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<nettime> LARB > Rob Horning > Brunton/Nissenbaum, Obfuscation: A User's Guide


Rob Horning on Obfuscation: A User's Guide for Privacy and Protest

Hide and Seek: The Problem with Obfuscation

November 10th, 2015

HERE'S WHAT WE KNOW. By various means of seduction, coercion, and
co-optation, everyday life has been irresistibly colonized by
forces collectively known as Big Data: the corporations and state
agencies that use communications networks and digital
surveillance to amass huge quantities of information on the
activities of individuals and groups in hopes of predicting and
containing their next moves. Short of a total renunciation of the
now routine conveniences of contemporary life and voluntary exile
from the spaces where almost all social belonging and recognition
takes place, you cannot escape.

Improvements in technology have made Big Data's recent conquest
of our culture seem inevitable. "The proximate reasons for the
culture of total surveillance are clear," the software developer
Maciej Ceglowski explained in a recent talk. "Storage is cheap
enough that we can keep everything. Computers are fast enough to
examine this information, both in real time and retrospectively.
Our daily activities are mediated with software that can easily
be configured to record and report everything it sees upstream."
But behind those proximate causes, as Ceglowski points out, are
resilient, long-standing motives that have guided the direction
of technological development for centuries: "State surveillance
is driven by fear. And corporate surveillance is driven by

Obfuscation: A User's Guide for Privacy and Protest, by Finn
Brunton and Helen Nissenbaum, two professors in New York
University's media, culture, and communications department,
starts by treating the dystopian situation described above as
more or less a given. The dominion of Big Data means we are more
or less vulnerable at all times to states and corporations that
cannot be made accountable for their actions. "Data about us are
collected in circumstances we may not understand, for purposes we
may not understand, and are used in ways we may not understand,"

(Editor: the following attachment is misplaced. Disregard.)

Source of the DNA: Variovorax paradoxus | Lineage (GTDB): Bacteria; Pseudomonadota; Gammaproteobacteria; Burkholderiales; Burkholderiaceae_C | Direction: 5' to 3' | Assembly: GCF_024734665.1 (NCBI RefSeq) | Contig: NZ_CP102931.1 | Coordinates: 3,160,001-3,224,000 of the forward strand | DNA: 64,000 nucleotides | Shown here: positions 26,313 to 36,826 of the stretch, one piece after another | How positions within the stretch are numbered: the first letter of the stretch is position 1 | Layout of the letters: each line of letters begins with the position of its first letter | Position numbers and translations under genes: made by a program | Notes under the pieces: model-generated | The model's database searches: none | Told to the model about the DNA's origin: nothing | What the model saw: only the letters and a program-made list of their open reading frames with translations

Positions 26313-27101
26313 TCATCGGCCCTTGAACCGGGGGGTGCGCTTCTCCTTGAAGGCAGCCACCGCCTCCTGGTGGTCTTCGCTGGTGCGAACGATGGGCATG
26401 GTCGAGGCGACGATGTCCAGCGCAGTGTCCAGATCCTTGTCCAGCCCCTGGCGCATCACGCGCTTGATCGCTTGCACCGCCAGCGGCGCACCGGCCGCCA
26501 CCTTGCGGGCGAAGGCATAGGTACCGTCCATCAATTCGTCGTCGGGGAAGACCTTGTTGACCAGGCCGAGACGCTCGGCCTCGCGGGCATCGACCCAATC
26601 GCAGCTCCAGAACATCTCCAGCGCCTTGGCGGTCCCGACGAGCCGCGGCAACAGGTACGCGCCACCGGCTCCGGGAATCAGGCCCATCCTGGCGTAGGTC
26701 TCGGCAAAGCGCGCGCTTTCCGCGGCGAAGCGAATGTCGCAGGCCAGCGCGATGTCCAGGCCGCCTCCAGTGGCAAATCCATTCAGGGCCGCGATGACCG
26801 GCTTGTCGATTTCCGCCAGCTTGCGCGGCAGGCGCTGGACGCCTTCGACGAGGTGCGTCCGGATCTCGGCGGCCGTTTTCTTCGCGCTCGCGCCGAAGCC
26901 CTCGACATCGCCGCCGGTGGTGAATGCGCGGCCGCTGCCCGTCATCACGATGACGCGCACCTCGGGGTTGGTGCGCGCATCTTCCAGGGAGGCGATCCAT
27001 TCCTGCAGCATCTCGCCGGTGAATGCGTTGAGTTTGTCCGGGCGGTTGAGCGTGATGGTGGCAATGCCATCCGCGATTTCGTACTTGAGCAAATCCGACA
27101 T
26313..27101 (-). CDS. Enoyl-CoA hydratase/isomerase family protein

Brunton and Nissenbaum write. We don't know how much data is
collected, nor exactly who is collecting it, nor the names of the
parties they're selling it to, nor how long any of them are
planning on keeping it. Worse, they point out, "we don't know
what near-future algorithms, techniques, hardware, and databases
will be able to do with our data." This means that apparently
inconsequential data about where we go, who we know, what we
search, and what we consume "can potentially provide more
powerful, more nearly complete, and more revealing analyses than
ordinary users could have anticipated -- more revealing, in fact,
than even the engineers and analysts could have anticipated." A
data profile that seems innocent enough now could combine with
future information and as-yet-untested analytical approaches to
become a vector of persecution.

To counter the advance of these inscrutable institutions, Brunton
and Nissenbaum suggest we generate some opacity of our own. To
this end, they outline a variety of techniques of obfuscation --
which they define as "the deliberate addition of ambiguous,
confusing, or misleading information to interfere with
surveillance and data collection" -- that ordinary people can
deploy to camouflage themselves. Despite its subtitle, though,
Obfuscation is not really a how-to book. It has little practical
advice for would-be digital saboteurs. While several techniques
of obfuscation are described and recommended, the authors don't
provide much detail on how to go about implementing them oneself.
There's not even a list of browser extensions one could download
to get started. (The book's first half does offer a brief
compendium of historical examples of obfuscation in action,
ranging from the use of aluminium-lined paper "chaff" to defeat
World War II–era radar to Tor relays that can be used to mask the
sources and destinations of internet traffic.)

Instead, Obfuscation expends the bulk of its energy defending its
own existence. It is haunted at nearly every turn by the voices
of the Big Data propagandists who insist mass data collection is
always and ever for our own good, and that only selfish people